\definecolor{myColor}{RGB}{\red,\green,\blue}
\fill[myColor] ({10*random()},{10*random()}) circle ({1+random()});
\end{tikzpicture}
}
\end{document}


Starting with \documentclass[tikz]{standalone} says to make each tikzpicture its own page in the resulting PDF.

Next we loop through values of \red from 0 to 255, each time setting \green to be equal to 255 - \red so that with each step the amount of red goes up and the amount of green goes down.

The command \useasboundingbox (0,0) rectangle (10,10); gives each frame a $$10 \times 10$$ bounding box so that all of the frames are the same size and positioned the same way.

The command \pgfmathrandominteger{\blue}{0}{255} chooses a random blue values between 0 and 255.

The command \fill[myColor] ({10*random()},{10*random()}) circle ({1+random()}); places a circle with its center randomly chosen in the $$10 \times 10$$ box and with a radius between $$1$$ and $$2$$.

## ImageMagick

When we compile this code, we get a PDF with one circle on each page. In order do turn this PDF into an animated GIF, we convert the PDF using ImageMagick, a powerful command-line utility for handling images. If we named our PDF bubbles.pdf then running the following code will give us an animated GIF called bubbles.gif.

convert -density 300 -delay 8 -loop 0 -background white bubbles.pdf bubbles.gif


I hope that you use this blog post as a jumping off point for making animated GIFs of your own! If you do, please reach out to share them with me!

## XOR Triangles

In this post, I’ll explore the math behind one of my Twitter bots, @xorTriangles. This bot was inspired by the MathOverflow question “Number triangle,” asked by user DSM posted in May 2020.

(I gave an overview of my Twitter bots @oeisTriangles in my post “Parity Bitmaps from the OEIS“. And if you want to build your own bot, I showed the steps for building @BotfonsNeedles in parts I, II, and III of my three-part series “A π-estimating Twitter bot”.)

In May 2020, MathOverflow user DSM posted a question “Number triangle” where they asked about the following construction:

Start with a list of $$n$$ bits ($$0$$s and $$1$$s), and to get the next row, combine all adjacent pairs via the XOR operation, $$\oplus$$. (A mathematician might call this “addition modulo $$2$$.”) That is \begin{alignat*}{2} 0 \oplus 0 &= 1 \oplus 1 &&= 0 \quad\text{and} \\ 0 \oplus 1 &= 1 \oplus 0 &&= 1.\end{alignat*}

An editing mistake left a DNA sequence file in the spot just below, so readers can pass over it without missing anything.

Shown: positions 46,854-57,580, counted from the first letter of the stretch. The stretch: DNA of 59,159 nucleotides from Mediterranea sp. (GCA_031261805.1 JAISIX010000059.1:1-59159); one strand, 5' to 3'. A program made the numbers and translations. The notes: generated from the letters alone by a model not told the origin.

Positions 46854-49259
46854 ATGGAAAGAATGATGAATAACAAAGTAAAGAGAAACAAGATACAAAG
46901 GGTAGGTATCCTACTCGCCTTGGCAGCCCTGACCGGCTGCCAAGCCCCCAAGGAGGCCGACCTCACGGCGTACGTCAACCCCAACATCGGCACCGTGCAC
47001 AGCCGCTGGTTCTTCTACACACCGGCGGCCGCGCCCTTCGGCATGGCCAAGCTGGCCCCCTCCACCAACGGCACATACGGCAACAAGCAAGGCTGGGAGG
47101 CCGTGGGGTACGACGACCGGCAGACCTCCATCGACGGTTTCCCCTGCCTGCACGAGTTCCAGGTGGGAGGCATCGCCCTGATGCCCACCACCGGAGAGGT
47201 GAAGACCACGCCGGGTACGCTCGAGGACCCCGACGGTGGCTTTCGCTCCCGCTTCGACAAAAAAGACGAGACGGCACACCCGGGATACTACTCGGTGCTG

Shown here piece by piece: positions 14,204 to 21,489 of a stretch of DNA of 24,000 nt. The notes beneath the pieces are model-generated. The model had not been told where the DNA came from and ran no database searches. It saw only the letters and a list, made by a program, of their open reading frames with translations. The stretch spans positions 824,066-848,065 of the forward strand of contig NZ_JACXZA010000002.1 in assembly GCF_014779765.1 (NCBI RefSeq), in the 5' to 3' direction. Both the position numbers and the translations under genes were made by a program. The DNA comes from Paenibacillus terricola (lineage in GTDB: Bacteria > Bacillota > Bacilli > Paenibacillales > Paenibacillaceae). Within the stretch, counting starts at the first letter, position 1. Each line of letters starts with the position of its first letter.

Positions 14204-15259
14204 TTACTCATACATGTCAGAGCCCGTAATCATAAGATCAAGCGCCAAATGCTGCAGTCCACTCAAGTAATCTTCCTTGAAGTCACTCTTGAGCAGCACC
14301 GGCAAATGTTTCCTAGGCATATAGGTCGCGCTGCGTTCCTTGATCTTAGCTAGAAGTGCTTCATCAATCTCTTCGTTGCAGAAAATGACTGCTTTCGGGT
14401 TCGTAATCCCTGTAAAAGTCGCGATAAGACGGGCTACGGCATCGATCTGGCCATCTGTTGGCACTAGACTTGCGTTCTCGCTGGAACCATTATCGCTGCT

For example, starting with the row $$110101$$, the resulting triangle is $$1~~~1~~~0~~~1~~~0~~~1\\ 0~~~1~~~1~~~1~~~1\\ 1~~~0~~~0~~~0\\ 1~~~0~~~0\\ 1~~~0\\ 1$$

We’re especially interested in understanding the triangles with rotationally symmetric boundaries (and consequently insides)! OEIS sequence A334556 enumerates all of the rotationally symmetric triangles with a $$1$$ in the upper left corner.

## @xorTriangles

My Twitter bot @xorTriangles posts these triangles four times a day, alternating between the triangles described above and a “mod $$3$$” analog. If you want to see how it works, you can check it out on Github.

Here is an illustration by Michael De Vlieger that shows many small XOR triangles and which is available on the OEIS.

## Mathematica

One way to find a rotationally symmetric XOR triangle is by setting up a system of equations. Using the convention that the top row of the triangle is labeled $$x_0, x_1, \dots, x_n$$, we can use the Pascal’s Triangle-like construction to set up a system of linear equations over $$\mathbb{Z}/2\mathbb{Z}$$. The solutions of this system of equations are precisely those that correspond to the XOR triangle we care about! This allows us to write down a matrix whose null space is the set of such triangles:

\begin{align}x_n &= x_0\\x_{n-1} &= x_0 + x_1\\x_{n-2} &= x_0 + 2x_1 + x_2\\ &\vdots \\ x_k &= \sum_{i=0}^{n-k} \binom{n-k}{i}x_i \\ &\vdots \\ x_0 &= \binom{n}{1}x_0 + \binom{n}{1}x_1 + \dots + \binom{n}{n}x_n\end{align}

Using Mathematica to find the null space works like this:

value[i_, j_, n_] := Binomial[i, j] - If[j == n - i, 1, 0];
xorSeedsBasis[n_] := NullSpace[
Table[value[i, j, n], {i, 0, n}, {j, 0, n}],
Modulus -> 2
];


Because this is the null space of a $$n+1 \times n+1$$ matrix over $$\mathbb{Z}/2\mathbb{Z}$$, we know that there must be $$2^M$$ rotationally symmetric XOR triangles, where $$M$$ is an integer—which isn’t obvious from the original construction!

## Related OEIS sequences

If you’re interested in learning more about this construction, reach out to me or take a look at some of these related OEIS sequences:

• A334596: Number rotationally symmetric triangles of size $$n$$ with $$1$$s in the corners.
• A334591: Largest triangle of $$0$$s in the XOR triangle generated by the binary expansion of $$n$$.
• A334592: Total number of $$0$$s in the XOR triangle generated by the binary expansion of (n).
• A334593: Total number of $$1$$s in the XOR triangle generated by the binary expansion of $$n$$.
• A334594: Binary interpretation of the $$k$$-th row of the XOR triangle generated by the binary expansion of $$n$$.